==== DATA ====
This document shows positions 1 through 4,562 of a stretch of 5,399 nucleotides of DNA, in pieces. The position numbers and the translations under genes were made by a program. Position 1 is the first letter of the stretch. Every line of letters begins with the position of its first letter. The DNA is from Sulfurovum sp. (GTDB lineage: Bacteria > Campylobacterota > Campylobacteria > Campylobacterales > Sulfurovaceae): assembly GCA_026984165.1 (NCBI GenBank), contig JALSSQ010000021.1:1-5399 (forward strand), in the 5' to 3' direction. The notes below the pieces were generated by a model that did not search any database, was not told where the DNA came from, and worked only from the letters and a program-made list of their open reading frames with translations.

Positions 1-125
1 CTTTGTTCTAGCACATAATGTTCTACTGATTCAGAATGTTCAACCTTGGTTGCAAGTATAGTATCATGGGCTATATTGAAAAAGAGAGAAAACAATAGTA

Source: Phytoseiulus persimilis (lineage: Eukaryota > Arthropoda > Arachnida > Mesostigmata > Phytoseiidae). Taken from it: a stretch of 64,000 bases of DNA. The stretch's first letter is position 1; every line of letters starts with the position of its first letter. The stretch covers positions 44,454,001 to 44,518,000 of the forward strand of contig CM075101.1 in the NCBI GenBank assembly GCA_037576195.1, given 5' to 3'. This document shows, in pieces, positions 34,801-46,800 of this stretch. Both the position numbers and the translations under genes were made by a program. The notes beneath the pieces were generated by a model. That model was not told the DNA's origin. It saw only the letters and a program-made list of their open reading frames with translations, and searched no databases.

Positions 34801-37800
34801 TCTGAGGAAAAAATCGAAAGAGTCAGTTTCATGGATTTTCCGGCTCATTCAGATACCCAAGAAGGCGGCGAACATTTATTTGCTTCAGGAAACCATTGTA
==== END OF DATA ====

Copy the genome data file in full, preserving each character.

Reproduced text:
This document shows positions 1 through 4,562 of a stretch of 5,399 nucleotides of DNA, in pieces. The position numbers and the translations under genes were made by a program. Position 1 is the first letter of the stretch. Every line of letters begins with the position of its first letter. The DNA is from Sulfurovum sp. (GTDB lineage: Bacteria > Campylobacterota > Campylobacteria > Campylobacterales > Sulfurovaceae): assembly GCA_026984165.1 (NCBI GenBank), contig JALSSQ010000021.1:1-5399 (forward strand), in the 5' to 3' direction. The notes below the pieces were generated by a model that did not search any database, was not told where the DNA came from, and worked only from the letters and a program-made list of their open reading frames with translations.

Positions 1-125
1 CTTTGTTCTAGCACATAATGTTCTACTGATTCAGAATGTTCAACCTTGGTTGCAAGTATAGTATCATGGGCTATATTGAAAAAGAGAGAAAACAATAGTA

Source: Phytoseiulus persimilis (lineage: Eukaryota > Arthropoda > Arachnida > Mesostigmata > Phytoseiidae). Taken from it: a stretch of 64,000 bases of DNA. The stretch's first letter is position 1; every line of letters starts with the position of its first letter. The stretch covers positions 44,454,001 to 44,518,000 of the forward strand of contig CM075101.1 in the NCBI GenBank assembly GCA_037576195.1, given 5' to 3'. This document shows, in pieces, positions 34,801-46,800 of this stretch. Both the position numbers and the translations under genes were made by a program. The notes beneath the pieces were generated by a model. That model was not told the DNA's origin. It saw only the letters and a program-made list of their open reading frames with translations, and searched no databases.

Positions 34801-37800
34801 TCTGAGGAAAAAATCGAAAGAGTCAGTTTCATGGATTTTCCGGCTCATTCAGATACCCAAGAAGGCGGCGAACATTTATTTGCTTCAGGAAACCATTGTA